…. 10. You like watching the same daggy TV shows, you don’t like John Howard, you have a compatible outlook on world politics, religion, the relative merits of free range chickens and social justice. [chickens were a theme even back then!]
Maybe one day I will get around to that bonfire. But for now I think I‘ll keep Pandora’s Box with it’s oversized memories to remind me of a once passionate time of my life. One that I don’t want to relive, but a time that changed the course of my life irrevocably.
You never know, when I am ninety I might just write that steamy expose!
The last 5 mL of rich golden liquid had been lingering in the bottom of that “parfum” bottle for a few years now. Chanel No 5, one of the last gifts the ex had given me. He had always been good with gifts. Much more thoughtful than me. I tended to buy very inappropriate ones at the last minute. His gifts were always something I had wanted. Something I had mentioned in passing and forgotten about.
I am not really a perfume sort of person so the Chanel, while lovely, and no doubt expensive, was not in the usual caliber of gifts. Probably hastily bought from the inflight duty free. Still it was a nice thought. I tried to wear it everyday to make it become part of my routine but I’d often forget. I don’t like women who leave a cloud of strong perfume behind them like a invisible marker. Of course, I don’t want to smell bad, but I don’t think I should leave a lingering cloud of esters and alcohols behind.
But here is it was, the last few squirts left. We’d been divorced close to 4 years and this wretched bottle still sat on my bathroom vanity like a beacon of the past. Why was I saving it? At first, when I was in the “we can fix this relationship stage”, I would wear it when he came around. Maybe he’d notice? Then it just stayed. I just let it sit and every time I’d use it there was a pang. A pang that got smaller and smaller and smaller. Mirroring the contents.
Somewhere along the line I bestowed magical properties on this elegant square glass bottle. It begun to represent my progress to an independent life. When the bottle was empty my life would be mine.
And it happened. Rather than using it less frequently I found I was wearing it everyday to get rid of it. I was ready. I had been ready for a while. That last squirt in December last year was a milestone even if only metaphorically.
These photos have nothing to do with Chanel. They represent part of my journey to get to here. They were taken on in Montana in 2012. Some on a tripod and some by my travelling companion Bec! (Thanks Bec)
All my planning was complete, and I was stepping on the final flight from Incheon to JFK International and it came to me in a thunderbolt that I had committed to spend three weeks in New York, in the house of someone I didn’t know very well. I didn’t have a Plan B if things went sour and that was an oversight.
My intended host and I had met in a bar on a rainy afternoon in Jasper in October 2016. We spent the afternoon and evening together, drinking, eating and chatting to other hikers who were also trying to keep dry. Did I mention the drinking part? To tell you the truth, we all got smashed together and had a fabulous time. After that RJB and I stayed in touch via Facebook. We had a lot in common.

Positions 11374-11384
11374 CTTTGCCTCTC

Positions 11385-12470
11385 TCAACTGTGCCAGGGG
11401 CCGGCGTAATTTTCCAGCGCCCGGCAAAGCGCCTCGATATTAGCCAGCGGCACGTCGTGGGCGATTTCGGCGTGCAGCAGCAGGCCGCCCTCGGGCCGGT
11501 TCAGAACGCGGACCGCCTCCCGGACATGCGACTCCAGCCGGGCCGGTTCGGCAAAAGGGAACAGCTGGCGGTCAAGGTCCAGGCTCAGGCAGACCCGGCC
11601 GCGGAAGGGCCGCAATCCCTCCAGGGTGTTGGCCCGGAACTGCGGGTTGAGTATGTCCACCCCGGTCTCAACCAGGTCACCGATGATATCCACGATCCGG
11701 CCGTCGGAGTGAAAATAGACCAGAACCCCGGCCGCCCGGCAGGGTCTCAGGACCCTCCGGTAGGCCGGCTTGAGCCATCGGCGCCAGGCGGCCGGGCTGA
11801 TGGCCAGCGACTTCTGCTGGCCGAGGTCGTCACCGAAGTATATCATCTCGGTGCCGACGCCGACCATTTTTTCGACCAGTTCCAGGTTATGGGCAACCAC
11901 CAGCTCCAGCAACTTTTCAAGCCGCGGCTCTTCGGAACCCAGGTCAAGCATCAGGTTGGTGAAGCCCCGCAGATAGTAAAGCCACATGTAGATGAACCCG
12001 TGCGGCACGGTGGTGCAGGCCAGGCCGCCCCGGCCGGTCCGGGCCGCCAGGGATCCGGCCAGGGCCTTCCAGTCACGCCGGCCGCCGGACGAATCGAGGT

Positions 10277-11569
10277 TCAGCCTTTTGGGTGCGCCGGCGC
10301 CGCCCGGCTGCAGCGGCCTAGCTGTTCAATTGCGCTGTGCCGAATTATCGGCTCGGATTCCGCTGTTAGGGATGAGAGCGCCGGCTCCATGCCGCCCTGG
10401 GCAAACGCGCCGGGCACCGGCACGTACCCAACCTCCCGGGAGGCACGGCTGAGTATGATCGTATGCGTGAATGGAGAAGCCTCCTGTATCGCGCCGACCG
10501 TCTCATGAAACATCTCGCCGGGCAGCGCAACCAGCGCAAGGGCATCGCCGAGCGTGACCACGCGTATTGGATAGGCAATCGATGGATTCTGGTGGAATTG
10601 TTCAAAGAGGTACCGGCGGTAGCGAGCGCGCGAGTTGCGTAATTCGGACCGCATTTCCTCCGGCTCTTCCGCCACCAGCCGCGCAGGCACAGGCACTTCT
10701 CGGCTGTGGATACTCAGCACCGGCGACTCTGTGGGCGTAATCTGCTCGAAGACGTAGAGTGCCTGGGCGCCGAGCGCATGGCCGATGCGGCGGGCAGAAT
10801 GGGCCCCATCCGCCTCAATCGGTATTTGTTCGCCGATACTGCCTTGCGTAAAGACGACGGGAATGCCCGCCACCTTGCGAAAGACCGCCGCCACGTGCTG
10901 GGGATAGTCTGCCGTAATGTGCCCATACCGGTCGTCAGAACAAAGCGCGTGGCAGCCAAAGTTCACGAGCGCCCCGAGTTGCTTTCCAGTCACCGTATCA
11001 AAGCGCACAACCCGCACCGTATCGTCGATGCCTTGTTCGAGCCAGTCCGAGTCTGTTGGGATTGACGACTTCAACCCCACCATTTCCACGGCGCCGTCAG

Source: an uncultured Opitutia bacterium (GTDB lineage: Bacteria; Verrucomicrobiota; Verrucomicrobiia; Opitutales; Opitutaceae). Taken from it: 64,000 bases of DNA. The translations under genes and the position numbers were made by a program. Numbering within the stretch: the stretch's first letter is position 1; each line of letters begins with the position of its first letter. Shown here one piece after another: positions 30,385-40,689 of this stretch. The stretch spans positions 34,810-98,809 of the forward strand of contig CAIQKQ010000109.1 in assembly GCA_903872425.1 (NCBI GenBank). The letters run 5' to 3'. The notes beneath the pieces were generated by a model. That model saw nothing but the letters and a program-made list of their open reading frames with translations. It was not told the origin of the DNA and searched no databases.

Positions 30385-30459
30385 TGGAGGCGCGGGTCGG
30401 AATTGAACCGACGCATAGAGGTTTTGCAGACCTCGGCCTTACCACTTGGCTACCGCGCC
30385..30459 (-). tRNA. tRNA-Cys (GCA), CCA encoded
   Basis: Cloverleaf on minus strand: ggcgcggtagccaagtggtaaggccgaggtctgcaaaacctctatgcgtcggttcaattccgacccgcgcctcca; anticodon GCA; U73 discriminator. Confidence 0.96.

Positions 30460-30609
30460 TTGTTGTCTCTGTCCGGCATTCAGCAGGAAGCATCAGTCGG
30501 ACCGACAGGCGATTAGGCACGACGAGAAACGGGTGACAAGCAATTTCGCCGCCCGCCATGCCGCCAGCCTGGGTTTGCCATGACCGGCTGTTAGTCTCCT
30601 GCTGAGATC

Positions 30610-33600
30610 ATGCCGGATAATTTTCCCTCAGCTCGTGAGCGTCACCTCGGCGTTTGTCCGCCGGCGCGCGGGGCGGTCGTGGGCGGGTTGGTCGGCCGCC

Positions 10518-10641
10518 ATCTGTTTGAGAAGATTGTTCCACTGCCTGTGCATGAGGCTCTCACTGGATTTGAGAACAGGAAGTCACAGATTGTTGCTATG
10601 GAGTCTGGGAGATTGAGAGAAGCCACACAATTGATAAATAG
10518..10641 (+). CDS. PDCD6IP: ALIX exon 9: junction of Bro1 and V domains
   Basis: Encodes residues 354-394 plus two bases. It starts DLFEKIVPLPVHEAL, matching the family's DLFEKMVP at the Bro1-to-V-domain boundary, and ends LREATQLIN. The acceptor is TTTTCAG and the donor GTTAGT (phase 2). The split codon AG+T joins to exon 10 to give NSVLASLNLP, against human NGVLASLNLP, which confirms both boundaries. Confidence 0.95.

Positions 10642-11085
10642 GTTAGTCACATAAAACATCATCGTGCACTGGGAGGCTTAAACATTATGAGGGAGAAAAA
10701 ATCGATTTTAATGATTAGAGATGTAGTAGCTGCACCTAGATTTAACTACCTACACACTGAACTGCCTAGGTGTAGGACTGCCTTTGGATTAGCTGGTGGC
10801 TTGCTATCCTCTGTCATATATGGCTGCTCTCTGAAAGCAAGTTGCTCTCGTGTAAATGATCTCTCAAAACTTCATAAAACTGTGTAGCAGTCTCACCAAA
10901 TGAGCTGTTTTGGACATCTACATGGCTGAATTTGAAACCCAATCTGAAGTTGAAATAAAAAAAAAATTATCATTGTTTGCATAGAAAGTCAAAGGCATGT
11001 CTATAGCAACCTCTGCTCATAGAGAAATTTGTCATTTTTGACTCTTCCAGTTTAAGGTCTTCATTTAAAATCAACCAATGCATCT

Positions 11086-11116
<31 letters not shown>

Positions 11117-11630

It turned out that RJB lives near Central Park on 5th Avenue and she invited me to visit. Sensibly, I said yes and then we spent a few moths planning my visit.
My sudden concern arose from a fear that in the flesh and sober we might not be so compatible. What happened if she turned out to have some strange and dark secrets? Could she be a member of a weird, radical religious cult and I was destined to become a captive?
From her Facebook posts I knew our taste in music, politics and ethics aligned well. Still I had a niggle in the back of my mind. It still might be an elaborate hoax. My worries were of course in vain. RJB was a treasure and although a self-confessed crazy cat lady, everything went well. Her husband was a lovely fellow and we got on well too.
One of the downsides of being divorced is that your old friends find it hard to take sides and you tend to lose contact. I didn’t have many friends to start off with. The friends my ex and I did have, fell by the wayside as we spiralled down into a very unhealthy vortex of introspection as our marriage collapsed around us.
Since “getting my shit together” I have made a few really good friends. These friendships have in fact be an integral part of that renewal of my life.
As an adult it’s not that easy to make new friends. We are a little pickier and harder to please. We have much higher standards than we did as children. Even though it is hard, I think we make it harder than it needs to be. I think we disguise fear as pickiness. We are just a bit scared to bare our souls.
This blog, Science of People  has some really good tips on how to make friends, but I remember reading somewhere else that how you make friends and them keep them boils down to a few basic things.
1: You meet by being in the same pace at the same time, so you are already involved in some common pursuit.
2: You spend an intensive period of time with them participating in that common activity
3: You commit to staying in touch and
4: You actually do stay in touch.
It’s not rocket science. Of course, the most important factor is you need to trust and be open.
I guess with RJB I should have just trusted my gut. If she was an axe murderer I think I would have guessed in that first meeting. Little bit crazy cat lady I can deal with! 🙂